Ageing fields means heavy investment is required for Qatar to sustain its oil output
Qatar is the world’s largest exporter of liquefied natural gas, but the Gulf state has also been exporting oil since the 1940s.
The upstream oil sector has seen a marked rise in production over the past 30 years. In 2011, it averaged about 800,000 barrels a day (b/d). This is a significant rise on the 1985 figure of 315,000 b/d. Qatar currently has 24.7 billion barrels of proven oil reserves.
However, according to MEED Insight’s GCC Oil and Gas Projects Market Report 2013, many experts believe output has now peaked and the next 20 years will focus on maintaining the current yield at Qatar’s 10 operational fields.
Despite significant advancements in enhanced oil recovery (EOR) techniques, maintaining current capacity is going to prove a challenge. The report even says that France’s Total has warned that oil production could slump to 300,000 b/d by 2025-2026 if steps are not taken to arrest any future decline.
Qatar Petroleum (QP) is developing two strategies to help mitigate against a fall in its oil production. The first is to invest heavily in EOR programmes at existing fields, while the other is to initiate an aggressive exploration schedule aimed at discovering new fields.
QP has signed three technical services agreements (TSAs) with Total and the US’ ExxonMobil and ConocoPhillips and these deals should see significant development of three respective fields: Bul Hanine, Dukhan and Maydan Mahzam.
The move is essential for the three fields as all have now been in operation for well over 35 years. Redevelopment and the initiation of EOR will prolong production and in the case of Bul Hanine, Total believes it could double production to 90,000 b/d.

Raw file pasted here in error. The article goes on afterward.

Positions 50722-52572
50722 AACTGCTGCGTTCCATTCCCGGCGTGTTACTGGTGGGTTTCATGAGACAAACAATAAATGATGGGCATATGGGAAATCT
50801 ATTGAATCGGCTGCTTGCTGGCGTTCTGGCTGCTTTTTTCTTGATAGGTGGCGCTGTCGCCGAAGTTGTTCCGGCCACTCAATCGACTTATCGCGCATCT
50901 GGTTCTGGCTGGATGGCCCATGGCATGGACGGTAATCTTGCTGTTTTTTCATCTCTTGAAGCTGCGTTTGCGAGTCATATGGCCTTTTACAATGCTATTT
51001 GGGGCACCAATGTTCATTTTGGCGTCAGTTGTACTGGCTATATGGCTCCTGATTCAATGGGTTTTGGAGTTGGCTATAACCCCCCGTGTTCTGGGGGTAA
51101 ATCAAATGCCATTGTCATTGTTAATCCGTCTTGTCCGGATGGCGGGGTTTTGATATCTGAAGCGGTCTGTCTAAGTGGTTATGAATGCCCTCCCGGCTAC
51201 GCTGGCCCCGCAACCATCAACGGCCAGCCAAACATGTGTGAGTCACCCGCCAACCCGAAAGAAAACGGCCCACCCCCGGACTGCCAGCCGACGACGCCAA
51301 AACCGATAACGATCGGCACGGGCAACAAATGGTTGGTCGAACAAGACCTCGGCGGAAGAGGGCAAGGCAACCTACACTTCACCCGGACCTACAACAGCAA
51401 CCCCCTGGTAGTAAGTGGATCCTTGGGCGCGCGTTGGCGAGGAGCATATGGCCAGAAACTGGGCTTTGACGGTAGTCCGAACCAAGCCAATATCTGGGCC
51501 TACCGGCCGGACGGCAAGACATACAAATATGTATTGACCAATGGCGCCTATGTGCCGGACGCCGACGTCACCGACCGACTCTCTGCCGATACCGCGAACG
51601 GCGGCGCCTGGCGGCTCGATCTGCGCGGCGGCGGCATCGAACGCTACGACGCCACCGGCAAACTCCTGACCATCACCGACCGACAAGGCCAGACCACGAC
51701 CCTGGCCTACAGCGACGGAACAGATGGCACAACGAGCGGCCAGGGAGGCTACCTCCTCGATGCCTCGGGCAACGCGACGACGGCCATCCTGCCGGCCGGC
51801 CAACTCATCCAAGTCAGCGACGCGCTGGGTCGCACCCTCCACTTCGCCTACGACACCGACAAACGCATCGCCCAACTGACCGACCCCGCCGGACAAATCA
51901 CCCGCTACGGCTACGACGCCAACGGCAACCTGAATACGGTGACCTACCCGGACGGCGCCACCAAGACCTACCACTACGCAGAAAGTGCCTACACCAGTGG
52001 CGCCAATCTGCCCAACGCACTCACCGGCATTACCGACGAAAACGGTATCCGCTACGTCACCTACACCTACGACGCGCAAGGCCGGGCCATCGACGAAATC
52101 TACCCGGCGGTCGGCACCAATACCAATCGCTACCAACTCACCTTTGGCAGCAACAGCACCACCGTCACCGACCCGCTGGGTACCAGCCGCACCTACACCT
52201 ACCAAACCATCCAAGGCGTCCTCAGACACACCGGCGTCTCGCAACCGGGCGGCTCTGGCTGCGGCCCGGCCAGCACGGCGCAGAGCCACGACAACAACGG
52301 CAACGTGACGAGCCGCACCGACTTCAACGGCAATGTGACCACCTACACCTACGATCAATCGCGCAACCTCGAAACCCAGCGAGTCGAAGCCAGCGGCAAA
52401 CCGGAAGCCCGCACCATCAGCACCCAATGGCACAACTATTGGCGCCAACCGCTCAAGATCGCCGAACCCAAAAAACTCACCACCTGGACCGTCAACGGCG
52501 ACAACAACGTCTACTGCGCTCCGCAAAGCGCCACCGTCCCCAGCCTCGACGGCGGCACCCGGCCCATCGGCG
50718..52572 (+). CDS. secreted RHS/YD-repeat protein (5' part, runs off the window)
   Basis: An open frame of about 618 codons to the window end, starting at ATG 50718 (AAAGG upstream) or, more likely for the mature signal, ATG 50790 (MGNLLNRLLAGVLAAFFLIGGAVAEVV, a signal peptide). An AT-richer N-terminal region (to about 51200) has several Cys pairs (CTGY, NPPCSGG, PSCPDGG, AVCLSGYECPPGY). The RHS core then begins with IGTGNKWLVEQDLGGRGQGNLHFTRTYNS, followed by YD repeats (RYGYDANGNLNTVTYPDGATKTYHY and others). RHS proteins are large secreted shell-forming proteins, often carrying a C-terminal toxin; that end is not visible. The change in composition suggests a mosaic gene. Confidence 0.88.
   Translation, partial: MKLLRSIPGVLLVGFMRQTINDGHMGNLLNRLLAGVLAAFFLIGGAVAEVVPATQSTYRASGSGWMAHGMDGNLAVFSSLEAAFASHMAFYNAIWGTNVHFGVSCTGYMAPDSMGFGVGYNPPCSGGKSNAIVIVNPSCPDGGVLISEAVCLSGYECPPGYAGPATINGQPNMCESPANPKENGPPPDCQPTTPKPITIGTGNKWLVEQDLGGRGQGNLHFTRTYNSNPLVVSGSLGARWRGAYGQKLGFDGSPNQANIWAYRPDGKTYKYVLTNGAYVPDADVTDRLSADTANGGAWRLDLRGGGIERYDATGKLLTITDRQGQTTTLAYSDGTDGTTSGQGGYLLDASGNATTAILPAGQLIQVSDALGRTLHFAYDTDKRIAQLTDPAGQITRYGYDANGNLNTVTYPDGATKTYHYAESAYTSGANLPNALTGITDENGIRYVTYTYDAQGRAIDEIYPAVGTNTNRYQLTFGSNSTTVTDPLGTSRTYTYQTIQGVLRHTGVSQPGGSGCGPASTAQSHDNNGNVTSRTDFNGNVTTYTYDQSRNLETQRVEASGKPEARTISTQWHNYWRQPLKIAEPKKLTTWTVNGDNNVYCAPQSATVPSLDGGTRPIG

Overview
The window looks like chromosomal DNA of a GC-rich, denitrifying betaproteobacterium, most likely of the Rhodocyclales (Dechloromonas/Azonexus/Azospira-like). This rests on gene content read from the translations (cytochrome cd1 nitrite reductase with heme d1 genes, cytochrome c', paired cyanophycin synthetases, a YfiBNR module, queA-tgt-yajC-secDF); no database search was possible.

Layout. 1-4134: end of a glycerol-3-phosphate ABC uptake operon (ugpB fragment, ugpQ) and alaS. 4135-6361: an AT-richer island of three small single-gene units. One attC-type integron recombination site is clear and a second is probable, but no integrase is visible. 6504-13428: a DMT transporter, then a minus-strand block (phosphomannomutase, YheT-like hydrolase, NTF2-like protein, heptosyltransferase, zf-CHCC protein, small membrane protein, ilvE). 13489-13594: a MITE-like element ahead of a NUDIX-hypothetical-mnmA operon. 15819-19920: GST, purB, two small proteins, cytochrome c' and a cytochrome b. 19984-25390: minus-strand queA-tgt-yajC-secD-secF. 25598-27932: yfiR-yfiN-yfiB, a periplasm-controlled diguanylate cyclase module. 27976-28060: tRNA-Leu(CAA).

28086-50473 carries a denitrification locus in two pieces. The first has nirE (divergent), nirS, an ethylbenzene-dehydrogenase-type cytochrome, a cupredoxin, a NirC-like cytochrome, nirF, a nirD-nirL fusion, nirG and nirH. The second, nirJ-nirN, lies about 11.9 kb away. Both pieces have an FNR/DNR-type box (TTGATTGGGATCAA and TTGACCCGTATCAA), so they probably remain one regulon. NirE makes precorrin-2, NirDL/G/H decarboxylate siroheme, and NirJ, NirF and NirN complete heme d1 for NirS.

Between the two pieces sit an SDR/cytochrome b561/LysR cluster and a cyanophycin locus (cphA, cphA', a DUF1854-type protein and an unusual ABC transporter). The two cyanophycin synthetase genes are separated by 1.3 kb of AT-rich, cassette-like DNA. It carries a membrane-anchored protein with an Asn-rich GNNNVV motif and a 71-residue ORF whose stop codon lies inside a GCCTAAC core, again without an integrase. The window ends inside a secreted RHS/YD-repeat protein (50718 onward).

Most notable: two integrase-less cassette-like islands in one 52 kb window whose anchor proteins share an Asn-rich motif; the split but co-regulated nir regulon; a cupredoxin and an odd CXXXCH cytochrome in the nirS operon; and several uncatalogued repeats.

QP has also now increased its exploration activity with a sharp focus on carrying out surveys of potential prospects located deeper beneath existing fields. A total of 10 oil blocks have been classified by QP as ‘open’.
China National Offshore Oil Corporation (CNOOC) and Total are carrying out a five-year exploration at Block BC, which is located off eastern Qatar. The $100m deal will involve the drilling of three wells and will be completed in 2014.
With oil prices showing no real sign of falling significantly below $100 per barrel in the next few years, Doha understands the importance of sustaining oil production at current levels.
QP has worked hard to raise production in each of its hydrocarbon sectors and its total energy output reached 6 million barrels of oil equivalent a day in 2011.
Gas will always be the priority for Qatar, but if the oil reserves are there QP will aim to exploit them. Traditionally, QP has always been forward-thinking in the way it forms partnerships with IOCs and as easily accessible oil becomes scarce, IOCs will be keen to ensure they help Doha fully maximise all of its natural resources.
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